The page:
Hungarian Radiology

[Successful radiological diagnostics in Bouveret’s syndrome]

KISS Katalin1, FARKAS Szabolcs1, LUKOVICH Péter2, MAGYAR Péter1, MESTER Ádám1, MAKÓ Ernő1

OCTOBER 20, 2006

Hungarian Radiology - 2006;80(05-06)

[INTRODUCTION - Bouveret’s syndrome I is a rare clinical entity, a special form of gallstone ileus. Based on a case study the authors describe the clinical presentation, the complications and diagnostic work up of the Bouveret’s syndrome I. CASE REPORT - A 75-year-old female patient with repeated vomiting and haematemesis was examined. Known gallstones and obstructive jaundice was noted in the case history. Urgent gastroscopy was performed at admission, which proved haemorrhagic esophagitis as the cause of the haematemesis. A gallstone was found by endoscopy distal to the pyloric region obstructing the bowel lumen. Radiological examinations proved the presence of the stone exactly at the localization that was given. Surgery confirmed the diagnosis. CONCLUSION - Bouveret’s syndrome I should be considered in patients with repeated and long lasting vomiting and bile stone in the case history. Conventional X-ray may be sufficient to establish the diagnosis, however further imaging studies are needed to clarify exact anatomical situation and potential complications of the disease.]

AFFILIATIONS

  1. Semmelweis Egyetem, Radiológiai és Onkoterápiás Klinika, Budapest
  2. Semmelweis Egyetem, I. Sz. Sebészeti Klinika, Budapest

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[INTRODUCTION - The multislice CT (MSCT) pulmonary angiography has been used increasingly in the diagnosis of pulmonary embolism with worldwide application and nowadays it can be considered as a gold standard technique. At the author's department a single slice CT has been used from 1993 and a 10 slice CT system with 24 detector-lines was installed in 2004. The authors summarize the advantages of MSCT in the diagnosis and differential diagnosis of pulmonary embolism and its role in the follow-up of cases and the significant increase of the diagnostic safety. PATIENTS AND METHODS - 2576 chest MSCT examinations were performed between 16 February 2004 and 20 June 2005. In 261 cases pulmonary MSCT angiography was made due to suspected pulmonary embolism. In 7 cases the indication of the CT was different, but due to the findings (pulmonary embolism) this group of patients is discussed in this paper. 268 cases were evaluated retrospectively. In 12 patients, CT could not be performed due to contrast agent allergy or because of seriously impaired renal function. In 2 cases it was not possible to establish a venous access. The therapeutical result was monitored upon the request of the clinicians. The pulmonary MSCT angiography was performed in accordance with a detailed acquisition and reconstruction protocol. In the reprocessing stage the 2D (MPR) reconstruction in different directions was an important step. In addition, three-dimensional MIP was used and VRT reconstruction was also made, if needed. Bolus tracking was applied in order to achieve a good contrast phase. RESULTS - In 116 out of 268 cases pulmonary embolism was detected by pulmonary MSCT angiography. In 7 patients pulmonary embolism was not the primary diagnosis. Pathological changes could not be detected in 55 cases (20.5%) and embolism was not proven later in these patients. No false negative study was recognized. In one case, after the death of the patient the autopsy failed to prove the presence of pulmonary embolism, this represents one false positive diagnosis. In 97 patients pulmonary embolism was not detected, however other findings were found relating to the complains of the patients and thus proper therapy could be introduced. CONCLUSION - Pulmonary MSCT angiography proved to be a highly accurate method for the diagnosis and for exclusion of pulmonary embolism and also in the evaluation of its extent. MSCT can be used in monitoring the result of the therapy. In addition, MSCT gives an opportunity to detect other acute pathological conditions of the chest, thus value of the study is significant in the differential diagnosis.]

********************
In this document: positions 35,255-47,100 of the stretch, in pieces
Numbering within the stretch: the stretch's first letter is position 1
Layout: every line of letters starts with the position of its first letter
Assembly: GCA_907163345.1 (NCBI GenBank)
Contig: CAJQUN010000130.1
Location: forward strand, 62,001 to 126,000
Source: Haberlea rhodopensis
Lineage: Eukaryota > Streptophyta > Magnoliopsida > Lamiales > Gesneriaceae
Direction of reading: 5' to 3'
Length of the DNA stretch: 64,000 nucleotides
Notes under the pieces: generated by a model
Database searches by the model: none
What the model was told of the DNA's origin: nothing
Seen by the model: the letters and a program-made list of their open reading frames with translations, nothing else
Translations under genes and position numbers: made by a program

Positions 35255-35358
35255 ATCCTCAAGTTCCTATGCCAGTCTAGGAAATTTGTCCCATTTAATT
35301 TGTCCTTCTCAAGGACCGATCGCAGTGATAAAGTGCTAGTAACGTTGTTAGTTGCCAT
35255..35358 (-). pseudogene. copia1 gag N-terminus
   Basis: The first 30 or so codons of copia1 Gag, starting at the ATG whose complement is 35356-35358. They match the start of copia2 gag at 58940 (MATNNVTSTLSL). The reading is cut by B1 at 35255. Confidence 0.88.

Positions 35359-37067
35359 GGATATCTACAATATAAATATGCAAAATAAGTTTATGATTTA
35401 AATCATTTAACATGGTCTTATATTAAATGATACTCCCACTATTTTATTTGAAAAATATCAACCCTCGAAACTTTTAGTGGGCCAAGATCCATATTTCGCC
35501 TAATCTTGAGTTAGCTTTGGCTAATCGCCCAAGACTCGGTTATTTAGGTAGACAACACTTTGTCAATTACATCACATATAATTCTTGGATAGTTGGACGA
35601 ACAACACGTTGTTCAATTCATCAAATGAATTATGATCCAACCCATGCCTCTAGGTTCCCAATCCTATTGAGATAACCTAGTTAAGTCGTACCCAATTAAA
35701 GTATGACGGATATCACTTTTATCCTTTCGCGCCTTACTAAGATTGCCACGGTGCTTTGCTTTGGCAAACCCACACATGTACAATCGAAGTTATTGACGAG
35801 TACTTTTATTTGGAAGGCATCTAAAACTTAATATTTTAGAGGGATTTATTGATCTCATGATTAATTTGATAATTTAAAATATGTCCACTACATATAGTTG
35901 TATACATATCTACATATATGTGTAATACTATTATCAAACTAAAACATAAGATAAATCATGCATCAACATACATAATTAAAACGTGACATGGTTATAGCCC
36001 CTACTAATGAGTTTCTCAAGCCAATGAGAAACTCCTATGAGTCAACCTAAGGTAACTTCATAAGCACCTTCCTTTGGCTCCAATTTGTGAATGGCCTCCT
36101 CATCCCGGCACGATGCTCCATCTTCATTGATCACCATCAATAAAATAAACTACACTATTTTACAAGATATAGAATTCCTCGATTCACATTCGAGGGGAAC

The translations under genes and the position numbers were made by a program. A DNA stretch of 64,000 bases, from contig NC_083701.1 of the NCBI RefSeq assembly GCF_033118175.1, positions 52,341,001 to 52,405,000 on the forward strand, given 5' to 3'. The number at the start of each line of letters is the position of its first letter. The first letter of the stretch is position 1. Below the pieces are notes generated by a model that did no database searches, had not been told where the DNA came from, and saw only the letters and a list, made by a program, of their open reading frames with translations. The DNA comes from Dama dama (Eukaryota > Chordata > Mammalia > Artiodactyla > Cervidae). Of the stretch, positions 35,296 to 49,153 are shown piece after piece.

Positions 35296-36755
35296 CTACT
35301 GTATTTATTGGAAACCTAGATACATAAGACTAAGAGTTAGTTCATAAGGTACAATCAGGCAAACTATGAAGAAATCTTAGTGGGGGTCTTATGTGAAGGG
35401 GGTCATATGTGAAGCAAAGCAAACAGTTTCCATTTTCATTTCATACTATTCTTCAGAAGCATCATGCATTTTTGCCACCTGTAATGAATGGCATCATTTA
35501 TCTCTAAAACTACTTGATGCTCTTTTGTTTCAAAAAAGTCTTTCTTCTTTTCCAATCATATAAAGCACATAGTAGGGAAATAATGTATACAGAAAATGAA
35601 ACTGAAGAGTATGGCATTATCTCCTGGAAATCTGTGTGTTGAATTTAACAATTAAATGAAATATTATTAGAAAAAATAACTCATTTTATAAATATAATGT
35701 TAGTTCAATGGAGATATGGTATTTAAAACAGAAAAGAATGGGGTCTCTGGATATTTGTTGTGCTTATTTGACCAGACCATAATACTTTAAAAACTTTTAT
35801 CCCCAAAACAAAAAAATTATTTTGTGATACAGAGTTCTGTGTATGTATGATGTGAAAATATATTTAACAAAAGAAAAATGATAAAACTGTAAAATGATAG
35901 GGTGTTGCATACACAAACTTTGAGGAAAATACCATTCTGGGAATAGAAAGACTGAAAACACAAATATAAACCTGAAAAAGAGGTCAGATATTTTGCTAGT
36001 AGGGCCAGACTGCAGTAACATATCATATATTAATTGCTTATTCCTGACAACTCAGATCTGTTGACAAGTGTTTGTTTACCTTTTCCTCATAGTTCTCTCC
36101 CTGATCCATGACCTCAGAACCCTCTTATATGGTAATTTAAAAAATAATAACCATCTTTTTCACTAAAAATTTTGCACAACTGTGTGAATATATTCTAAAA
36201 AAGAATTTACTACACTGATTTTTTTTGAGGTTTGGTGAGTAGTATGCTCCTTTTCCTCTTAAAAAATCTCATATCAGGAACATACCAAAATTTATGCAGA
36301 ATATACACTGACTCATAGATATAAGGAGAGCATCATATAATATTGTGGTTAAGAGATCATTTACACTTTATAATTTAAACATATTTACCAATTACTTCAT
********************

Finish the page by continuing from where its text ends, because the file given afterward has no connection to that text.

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[INTRODUCTION - Gallstone ileus develops in elderly patients as a result of complication of cholelithiasis and causes 1-3% of mechanical ileus. Due to its variable presentation and in many cases insidious and intermittent symptoms it is difficult to establish the diagnosis which is often delayed. The mortality rate is high and early diagnosis is essential. The role of X-ray, abdominal ultrasound and recently CT has been emphasized. The role of imaging studies was evaluated in the preoperative diagnosis of gallstone ileus based on their surgically proven cases. PATIENTS AND METHODS - From 1st January 1988 to 30th June 2004 nineteen operations were performed on seventeen patients suffering from gallstone ileus. The average age of the patients was 74.2 years, male/female ratio was 4/13. Ultrasound examination was performed in all cases before the operation. Plane X-ray examination also was carried out except in two cases. CT study was not performed preoperatively. The calculi were removed through an enterotomy whole. In four cases gall bladder were also removed and the biliary fistula was closed. The disease was diagnosed on the basis of symptoms described by Rigler. If two signs from the three was present the diagnosis was established. RESULTS - 17 cases out of 19 mechanical ileus were diagnosed, in one case acute cholecystitis and in one incarcerated abdominal wall hernia was suspected before surgery. Small bowel obstruction was found in all cases (jejunum in six cases, ileum in 13). In five cases multiple calculi were seen in the bowels. Two patients had to undergo surgery twice because of gallstone ileus. It is noted that in eight cases (42.1% of total operations) gallstone ileus was diagnosed before the operation. In seven cases ultrasound played a crucial role in establishing diagnosis. In one case gas was detected in the biliary tract and in six, gallstone was directly seen in the small bowel with ultrasound. CONCLUSIONS - In the preoperative diagnosis of gallstone ileus more and more is expected from appropriate radiological examinations. If diagnosis is primarily based on the physical examination, an illusion of clinical improvement can be created, and the delay of surgical treatment can lead to decompensation of elderly patients with increased mortality rate. A thorough radiological examination can show the stone in the bowel lumen, and observation of the indirect signs together with clinical state can considerably improve the results. The rate of correct diagnosis of gallstone ileus before sugery in our patients can be considered an average and similar to the published data in medical literature.]